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ORNL finds common genetic cause for epilepsy, migraine
OAK RIDGE, Tenn.,
Jan. 20, 1997
Migraine and epilepsy have more in common than researchers thought, says Lisa Stubbs, a genetics researcher at the Department of Energy's (DOE) Oak Ridge National Laboratory (ORNL).
Stubbs and colleagues at ORNL recently completed a study in which they isolated, mapped and studied effects of the chromosome 8 Cacnl1a4 gene found in mutant "tottering" mice, which have been studied extensively as models for human epilepsy. The specific region of the mouse gene has a counterpart in humans (a chromosome 19 region) that had previously been identified as causing episodic ataxia (spells of incoordination) and migraines in people.
ORNL's findings suggest a common genetic cause for migraine, ataxia and epilepsy, meaning that tottering mice - aptly named for their lack of muscle control - represent mouse models for both diseases. These models, developed with the help of a human chromosome 19 map from the Human Genome Center at Lawrence Livermore National Laboratory (LLNL), are likely to be useful for further studies.
"Knowing what it is that causes epilepsy and migraines could help us get a cure or prevent future cases," Stubbs said. "It could also prove very valuable for testing drugs."
Now that researchers have identified the likely cause for migraine and epilepsy, the focus turns to how the mutation affects cells' function.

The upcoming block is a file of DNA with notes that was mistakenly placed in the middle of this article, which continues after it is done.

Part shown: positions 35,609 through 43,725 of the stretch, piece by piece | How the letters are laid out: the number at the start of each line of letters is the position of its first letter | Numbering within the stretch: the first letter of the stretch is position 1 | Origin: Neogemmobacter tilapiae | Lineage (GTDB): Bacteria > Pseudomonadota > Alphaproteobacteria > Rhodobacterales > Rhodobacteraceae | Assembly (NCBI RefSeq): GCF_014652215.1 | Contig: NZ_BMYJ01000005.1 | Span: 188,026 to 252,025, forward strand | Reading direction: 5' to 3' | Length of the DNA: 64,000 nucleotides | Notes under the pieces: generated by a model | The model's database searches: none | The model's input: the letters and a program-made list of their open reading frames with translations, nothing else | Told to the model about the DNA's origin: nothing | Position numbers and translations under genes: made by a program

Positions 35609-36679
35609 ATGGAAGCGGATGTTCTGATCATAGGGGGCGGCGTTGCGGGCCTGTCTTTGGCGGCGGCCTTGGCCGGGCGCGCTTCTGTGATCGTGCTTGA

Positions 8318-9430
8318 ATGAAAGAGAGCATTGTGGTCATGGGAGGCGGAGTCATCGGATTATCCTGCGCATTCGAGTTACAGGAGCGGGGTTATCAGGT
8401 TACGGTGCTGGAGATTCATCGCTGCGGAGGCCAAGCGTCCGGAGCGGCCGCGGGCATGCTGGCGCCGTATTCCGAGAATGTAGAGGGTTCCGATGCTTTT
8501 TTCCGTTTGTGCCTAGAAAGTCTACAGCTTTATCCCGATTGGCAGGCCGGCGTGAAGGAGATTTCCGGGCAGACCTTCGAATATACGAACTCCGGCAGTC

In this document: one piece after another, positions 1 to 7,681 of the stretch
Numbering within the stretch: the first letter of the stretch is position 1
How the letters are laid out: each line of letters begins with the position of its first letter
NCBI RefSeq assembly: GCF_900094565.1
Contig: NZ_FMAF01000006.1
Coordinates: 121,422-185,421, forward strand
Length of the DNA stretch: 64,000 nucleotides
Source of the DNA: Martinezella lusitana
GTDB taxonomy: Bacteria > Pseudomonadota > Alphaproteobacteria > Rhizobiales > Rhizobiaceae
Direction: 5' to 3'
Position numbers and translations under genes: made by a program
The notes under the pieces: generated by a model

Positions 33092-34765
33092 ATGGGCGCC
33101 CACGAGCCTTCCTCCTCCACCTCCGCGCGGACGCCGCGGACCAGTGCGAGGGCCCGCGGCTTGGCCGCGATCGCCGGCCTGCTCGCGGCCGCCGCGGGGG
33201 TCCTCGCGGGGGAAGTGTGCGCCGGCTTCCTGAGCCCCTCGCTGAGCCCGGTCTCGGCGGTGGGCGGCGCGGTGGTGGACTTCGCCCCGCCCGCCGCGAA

"The implicated gene affects the movement of calcium into and out of specific brain cells," Stubbs said. "This calcium movement regulates the release of neurotransmitters, which are critical elements in the communication network among nervous system cells.
"Calcium flow also plays a critical role in the growth and internal regulation of nerve cells."
Further research into the structure and function of the gene will improve diagnosis and may aid in development of new treatments for migraine.
In addition to the role of genes suggested by family-, twin- and population-based studies, such other factors as emotional stress and certain foods and additives have been associated with migraine attacks.
Isolation of the human episodic ataxia/migraine gene was reported in an independent study done by LLNL and Leiden University in The Netherlands. In that study, researchers cloned the human gene CACNL1A4, which contained the mutations associated with ataxia spells and a specific type of migraine (familial hemiplegic migraine). Researchers noted that although that type of migraine is rare, variations in the same gene may predispose people to the more common migraine, which affects an estimated 24 percent of women and 12 percent of men.
Funding for this research was provided by DOE's Office of Health and Environmental Research.
ORNL, one of DOE's multiprogram research facilities, is managed by Lockheed Martin Energy Research Corp.